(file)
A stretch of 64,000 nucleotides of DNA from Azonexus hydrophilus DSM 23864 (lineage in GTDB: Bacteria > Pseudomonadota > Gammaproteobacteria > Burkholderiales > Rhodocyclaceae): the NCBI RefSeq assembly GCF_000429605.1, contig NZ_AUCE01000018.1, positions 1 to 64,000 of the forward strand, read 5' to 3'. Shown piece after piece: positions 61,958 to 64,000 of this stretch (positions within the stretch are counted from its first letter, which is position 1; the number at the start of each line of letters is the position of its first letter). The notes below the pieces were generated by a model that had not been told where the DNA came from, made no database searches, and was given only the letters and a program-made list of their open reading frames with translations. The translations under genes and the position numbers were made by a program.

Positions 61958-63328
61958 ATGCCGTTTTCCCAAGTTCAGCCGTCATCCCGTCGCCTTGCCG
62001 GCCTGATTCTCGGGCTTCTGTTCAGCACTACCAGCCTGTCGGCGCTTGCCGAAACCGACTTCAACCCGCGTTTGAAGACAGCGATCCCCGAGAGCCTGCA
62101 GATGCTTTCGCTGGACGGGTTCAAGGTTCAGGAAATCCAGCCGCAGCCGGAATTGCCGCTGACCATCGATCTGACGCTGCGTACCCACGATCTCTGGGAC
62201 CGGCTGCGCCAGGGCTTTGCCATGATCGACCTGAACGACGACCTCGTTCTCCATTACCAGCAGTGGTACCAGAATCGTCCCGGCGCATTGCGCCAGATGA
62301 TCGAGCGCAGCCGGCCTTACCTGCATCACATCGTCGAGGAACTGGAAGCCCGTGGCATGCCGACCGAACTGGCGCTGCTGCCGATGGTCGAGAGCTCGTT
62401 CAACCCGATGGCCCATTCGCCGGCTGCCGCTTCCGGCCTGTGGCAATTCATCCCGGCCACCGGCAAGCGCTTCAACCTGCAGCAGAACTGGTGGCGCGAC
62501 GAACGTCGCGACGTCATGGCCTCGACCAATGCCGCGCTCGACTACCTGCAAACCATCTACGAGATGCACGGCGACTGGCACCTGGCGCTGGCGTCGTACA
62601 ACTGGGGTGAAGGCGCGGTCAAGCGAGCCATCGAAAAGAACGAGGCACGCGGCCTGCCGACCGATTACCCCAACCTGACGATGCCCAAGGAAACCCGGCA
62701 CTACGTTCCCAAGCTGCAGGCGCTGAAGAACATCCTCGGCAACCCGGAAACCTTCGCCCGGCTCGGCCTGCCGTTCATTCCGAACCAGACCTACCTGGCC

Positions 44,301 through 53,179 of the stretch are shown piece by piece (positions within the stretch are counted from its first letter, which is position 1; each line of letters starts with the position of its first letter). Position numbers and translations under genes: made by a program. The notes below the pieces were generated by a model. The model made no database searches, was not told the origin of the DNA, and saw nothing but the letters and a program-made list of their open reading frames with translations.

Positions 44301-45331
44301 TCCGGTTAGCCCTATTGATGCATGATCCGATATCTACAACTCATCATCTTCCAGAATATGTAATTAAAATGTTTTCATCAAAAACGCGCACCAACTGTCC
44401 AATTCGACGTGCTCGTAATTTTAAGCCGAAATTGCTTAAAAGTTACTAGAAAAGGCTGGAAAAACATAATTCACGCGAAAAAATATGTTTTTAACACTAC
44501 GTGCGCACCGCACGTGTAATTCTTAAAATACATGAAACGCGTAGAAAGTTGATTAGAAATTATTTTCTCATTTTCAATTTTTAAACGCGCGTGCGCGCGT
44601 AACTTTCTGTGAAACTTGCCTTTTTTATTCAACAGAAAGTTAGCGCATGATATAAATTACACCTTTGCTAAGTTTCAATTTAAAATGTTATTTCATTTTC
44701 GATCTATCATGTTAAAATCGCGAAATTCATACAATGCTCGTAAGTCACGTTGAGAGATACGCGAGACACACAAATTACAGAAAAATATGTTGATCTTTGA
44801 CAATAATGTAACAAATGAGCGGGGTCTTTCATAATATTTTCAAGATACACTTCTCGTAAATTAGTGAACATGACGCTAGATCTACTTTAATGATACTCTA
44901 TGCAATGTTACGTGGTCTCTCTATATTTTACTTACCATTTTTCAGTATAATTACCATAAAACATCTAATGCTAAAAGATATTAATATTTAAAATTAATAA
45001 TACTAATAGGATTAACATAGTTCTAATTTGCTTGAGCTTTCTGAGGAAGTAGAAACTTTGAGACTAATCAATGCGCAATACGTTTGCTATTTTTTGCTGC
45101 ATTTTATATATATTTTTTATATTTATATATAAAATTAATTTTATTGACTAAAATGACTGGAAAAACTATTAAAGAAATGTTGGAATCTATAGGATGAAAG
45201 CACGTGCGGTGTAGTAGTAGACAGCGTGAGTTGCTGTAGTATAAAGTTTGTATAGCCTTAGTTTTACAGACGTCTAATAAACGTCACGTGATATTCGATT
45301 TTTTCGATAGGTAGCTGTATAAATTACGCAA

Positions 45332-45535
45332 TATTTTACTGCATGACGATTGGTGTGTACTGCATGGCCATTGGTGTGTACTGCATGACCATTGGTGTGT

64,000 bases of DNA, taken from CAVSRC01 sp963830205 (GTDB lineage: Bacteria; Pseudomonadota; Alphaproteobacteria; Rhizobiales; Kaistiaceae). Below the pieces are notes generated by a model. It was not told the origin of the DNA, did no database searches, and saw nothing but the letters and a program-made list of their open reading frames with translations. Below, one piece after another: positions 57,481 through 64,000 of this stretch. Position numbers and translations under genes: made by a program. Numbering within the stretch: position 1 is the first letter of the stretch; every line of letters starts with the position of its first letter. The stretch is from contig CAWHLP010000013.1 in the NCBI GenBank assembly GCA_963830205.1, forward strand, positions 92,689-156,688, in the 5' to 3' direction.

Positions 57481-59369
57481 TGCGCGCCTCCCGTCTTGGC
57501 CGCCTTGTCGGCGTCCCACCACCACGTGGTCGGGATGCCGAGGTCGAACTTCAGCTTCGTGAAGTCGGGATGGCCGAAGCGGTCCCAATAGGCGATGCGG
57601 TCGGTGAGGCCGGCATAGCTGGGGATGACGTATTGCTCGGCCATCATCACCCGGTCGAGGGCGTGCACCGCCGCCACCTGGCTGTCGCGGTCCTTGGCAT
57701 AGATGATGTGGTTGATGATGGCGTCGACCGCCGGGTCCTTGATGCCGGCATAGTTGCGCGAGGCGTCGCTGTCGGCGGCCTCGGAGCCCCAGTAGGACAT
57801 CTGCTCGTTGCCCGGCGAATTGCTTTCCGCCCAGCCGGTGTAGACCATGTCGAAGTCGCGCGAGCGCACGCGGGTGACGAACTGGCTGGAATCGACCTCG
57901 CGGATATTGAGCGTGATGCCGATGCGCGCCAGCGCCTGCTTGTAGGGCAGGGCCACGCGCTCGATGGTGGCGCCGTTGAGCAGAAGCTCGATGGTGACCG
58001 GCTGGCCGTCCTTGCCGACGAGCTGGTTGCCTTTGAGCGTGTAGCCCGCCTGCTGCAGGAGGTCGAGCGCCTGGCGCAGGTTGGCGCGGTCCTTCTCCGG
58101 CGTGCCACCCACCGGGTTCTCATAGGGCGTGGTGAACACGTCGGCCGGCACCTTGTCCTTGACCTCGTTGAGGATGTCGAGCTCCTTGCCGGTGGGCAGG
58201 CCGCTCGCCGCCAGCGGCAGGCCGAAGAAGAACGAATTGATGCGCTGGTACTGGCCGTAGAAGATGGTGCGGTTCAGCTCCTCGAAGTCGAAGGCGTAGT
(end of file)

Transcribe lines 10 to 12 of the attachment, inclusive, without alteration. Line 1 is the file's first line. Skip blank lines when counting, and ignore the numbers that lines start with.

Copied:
62601 ACTGGGGTGAAGGCGCGGTCAAGCGAGCCATCGAAAAGAACGAGGCACGCGGCCTGCCGACCGATTACCCCAACCTGACGATGCCCAAGGAAACCCGGCA
62701 CTACGTTCCCAAGCTGCAGGCGCTGAAGAACATCCTCGGCAACCCGGAAACCTTCGCCCGGCTCGGCCTGCCGTTCATTCCGAACCAGACCTACCTGGCC

Positions 44,301 through 53,179 of the stretch are shown piece by piece (positions within the stretch are counted from its first letter, which is position 1; each line of letters starts with the position of its first letter). Position numbers and translations under genes: made by a program. The notes below the pieces were generated by a model. The model made no database searches, was not told the origin of the DNA, and saw nothing but the letters and a program-made list of their open reading frames with translations.